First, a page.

Sunday, April 25, 2010
I think I know now why people always have such a serious expression on their faces in old pictures. It's hard work to live out in the country! Along with that panicky feeling that whenever you pass a grocery store, you should stop and buy everything because it might be your last chance, there is a great sense of responsibility that comes with this land. There is just so much that needs to be done. Yesterday I spent the day trimming trees. Not with a little pruning shears but on top of a ladder with a chainsaw. When we stopped, there was a pile of brush 14 feet high and a chance for a bonfire with friends in the not so distant future I surmise. I think I had almost forgotten that sense of accomplishment combined with every muscle in my body aching that makes me feel alive again and happy to be living in the country. Once you experience country life, It can always draw you back with it's windy days and the smell of soil. I'm beginning to believe that I am a lifer.
Saturday, April 3, 2010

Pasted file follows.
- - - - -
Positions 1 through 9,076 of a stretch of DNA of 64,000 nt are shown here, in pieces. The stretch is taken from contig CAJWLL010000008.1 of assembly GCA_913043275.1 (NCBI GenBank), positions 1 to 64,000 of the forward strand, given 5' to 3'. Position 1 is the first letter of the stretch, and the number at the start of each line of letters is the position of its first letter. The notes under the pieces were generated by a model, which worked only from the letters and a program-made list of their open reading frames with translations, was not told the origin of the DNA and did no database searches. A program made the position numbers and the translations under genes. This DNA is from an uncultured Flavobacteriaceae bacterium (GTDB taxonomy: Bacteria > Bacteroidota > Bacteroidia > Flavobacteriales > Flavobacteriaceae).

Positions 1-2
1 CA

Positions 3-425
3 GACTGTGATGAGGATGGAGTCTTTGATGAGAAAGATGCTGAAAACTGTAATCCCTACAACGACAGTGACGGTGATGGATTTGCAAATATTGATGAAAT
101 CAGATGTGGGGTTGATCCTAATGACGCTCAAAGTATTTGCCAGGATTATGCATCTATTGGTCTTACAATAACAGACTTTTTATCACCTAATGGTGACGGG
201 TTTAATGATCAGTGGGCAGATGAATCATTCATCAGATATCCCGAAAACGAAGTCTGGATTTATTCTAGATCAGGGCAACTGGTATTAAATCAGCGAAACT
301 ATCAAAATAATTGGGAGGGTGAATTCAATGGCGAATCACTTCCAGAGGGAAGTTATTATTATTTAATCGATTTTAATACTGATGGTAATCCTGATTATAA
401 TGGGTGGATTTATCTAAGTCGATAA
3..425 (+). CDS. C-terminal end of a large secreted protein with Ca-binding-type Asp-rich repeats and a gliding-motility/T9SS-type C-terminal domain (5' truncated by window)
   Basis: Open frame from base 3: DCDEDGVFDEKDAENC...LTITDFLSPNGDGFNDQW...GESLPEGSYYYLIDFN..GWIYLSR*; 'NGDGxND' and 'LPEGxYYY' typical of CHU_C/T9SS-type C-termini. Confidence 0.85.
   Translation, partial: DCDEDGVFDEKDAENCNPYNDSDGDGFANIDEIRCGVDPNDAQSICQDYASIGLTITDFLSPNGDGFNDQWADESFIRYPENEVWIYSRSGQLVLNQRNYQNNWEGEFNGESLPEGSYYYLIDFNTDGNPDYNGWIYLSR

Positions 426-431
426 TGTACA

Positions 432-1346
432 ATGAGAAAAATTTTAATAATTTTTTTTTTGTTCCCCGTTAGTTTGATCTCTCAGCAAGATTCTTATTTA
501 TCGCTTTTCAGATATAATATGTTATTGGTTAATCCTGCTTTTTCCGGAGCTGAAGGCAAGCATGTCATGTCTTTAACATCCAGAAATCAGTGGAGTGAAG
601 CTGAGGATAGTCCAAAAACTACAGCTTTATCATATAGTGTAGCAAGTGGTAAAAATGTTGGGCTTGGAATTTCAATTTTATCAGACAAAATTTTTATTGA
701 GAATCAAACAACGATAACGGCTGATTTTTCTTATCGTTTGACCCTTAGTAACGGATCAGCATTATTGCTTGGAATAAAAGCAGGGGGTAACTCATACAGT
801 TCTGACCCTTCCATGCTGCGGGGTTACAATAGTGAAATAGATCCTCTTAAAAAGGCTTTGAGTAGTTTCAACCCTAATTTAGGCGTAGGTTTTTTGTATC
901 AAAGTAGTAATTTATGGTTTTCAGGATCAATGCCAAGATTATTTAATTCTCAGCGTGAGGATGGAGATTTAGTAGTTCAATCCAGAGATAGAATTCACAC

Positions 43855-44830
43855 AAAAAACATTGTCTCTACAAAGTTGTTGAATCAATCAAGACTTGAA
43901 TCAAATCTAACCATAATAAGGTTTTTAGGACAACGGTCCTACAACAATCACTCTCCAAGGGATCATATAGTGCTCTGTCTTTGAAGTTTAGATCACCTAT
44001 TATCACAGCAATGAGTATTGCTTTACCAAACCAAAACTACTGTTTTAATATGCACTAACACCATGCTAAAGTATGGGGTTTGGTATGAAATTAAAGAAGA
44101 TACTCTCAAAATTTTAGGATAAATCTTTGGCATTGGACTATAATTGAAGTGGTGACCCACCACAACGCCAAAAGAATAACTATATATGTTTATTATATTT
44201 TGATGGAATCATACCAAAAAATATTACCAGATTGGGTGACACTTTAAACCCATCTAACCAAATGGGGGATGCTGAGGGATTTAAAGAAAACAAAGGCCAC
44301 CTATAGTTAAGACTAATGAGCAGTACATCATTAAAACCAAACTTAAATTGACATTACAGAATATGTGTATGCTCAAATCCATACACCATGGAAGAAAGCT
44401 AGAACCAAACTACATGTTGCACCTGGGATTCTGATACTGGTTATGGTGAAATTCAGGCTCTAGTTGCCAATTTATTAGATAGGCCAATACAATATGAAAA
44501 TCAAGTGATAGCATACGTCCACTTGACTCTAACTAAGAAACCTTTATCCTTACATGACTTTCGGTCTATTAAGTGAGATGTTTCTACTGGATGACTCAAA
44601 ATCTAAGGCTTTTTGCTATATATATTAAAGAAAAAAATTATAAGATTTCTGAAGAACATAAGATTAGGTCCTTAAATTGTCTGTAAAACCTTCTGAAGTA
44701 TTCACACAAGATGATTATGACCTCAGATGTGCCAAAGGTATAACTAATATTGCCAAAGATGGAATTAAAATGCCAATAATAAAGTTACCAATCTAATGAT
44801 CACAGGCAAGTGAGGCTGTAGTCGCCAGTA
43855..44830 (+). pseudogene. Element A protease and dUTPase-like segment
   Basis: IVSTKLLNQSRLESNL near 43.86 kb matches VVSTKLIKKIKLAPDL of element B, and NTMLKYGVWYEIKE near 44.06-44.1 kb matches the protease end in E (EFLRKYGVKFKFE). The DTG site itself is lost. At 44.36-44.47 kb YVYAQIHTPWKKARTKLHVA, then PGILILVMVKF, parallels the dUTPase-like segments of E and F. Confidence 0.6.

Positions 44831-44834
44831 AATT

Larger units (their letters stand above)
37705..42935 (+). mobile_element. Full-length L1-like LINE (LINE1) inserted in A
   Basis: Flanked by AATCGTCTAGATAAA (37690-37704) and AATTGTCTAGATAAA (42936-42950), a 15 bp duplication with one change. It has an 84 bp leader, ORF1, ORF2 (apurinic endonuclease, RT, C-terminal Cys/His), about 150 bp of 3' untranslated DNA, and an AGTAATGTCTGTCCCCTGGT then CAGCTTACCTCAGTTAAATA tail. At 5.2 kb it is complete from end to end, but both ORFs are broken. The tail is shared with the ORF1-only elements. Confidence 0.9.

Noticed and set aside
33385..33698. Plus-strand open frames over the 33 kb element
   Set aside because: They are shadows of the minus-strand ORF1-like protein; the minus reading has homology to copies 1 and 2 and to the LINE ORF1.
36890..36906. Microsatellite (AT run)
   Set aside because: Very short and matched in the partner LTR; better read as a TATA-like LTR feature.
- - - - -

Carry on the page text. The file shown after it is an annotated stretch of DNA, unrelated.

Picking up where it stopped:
Well, it's been a week since our lives were turned upside down. My life looks like the back of this pickup truck. We loaded for two days and when it was all over, we had filled two 26 foot trucks, a pickup, a mini-van and my Jeep. There was not even a square inch of room. With the dogs in one car and the cats in the other and a host of volunteer drivers we started the caravan. It was a clear and sunny Tennessee Sunday morning. It was still hazy but warm. I put my sunglasses on and drove out of Nashville hearing the words from the Civil Wars "I don't love you, I always will. I have no choice, I still chose you". As I pulled around the curve that gave me one last look at the skyline, I lost it. One cat meowing in my ear, the other sitting on my shoulder, I sobbed. Nashville was a wonderful, horrible, necessary, trying, rewarding experience for us. A lot of life happened. We lost our house in GR, we created a new home in Nashville. We lost our credit and we learned what it meant to humbly live within our means. We learned to love dinner around our table and how to buy day old bread (it's just as good but 77 cents!!!). We learned to thrift for clothes and things for the house and found that having a good eye transcends where you bought it. I started an antiquing business with $130.00 of Christmas money and that investment has made this new store a reality. We lost a lot and gained everything. So, a week later, as I look back on this tsunami of a week, I am grateful and humbled by the richness of our life. We have an amazing family who came in and helped us even though they are so sick of moving our crap. We have an overwhelmingly supportive network of friends. We have an opportunity of a lifetime. To the people and experiences that have made it all possible: I don't love you, I always will. -dann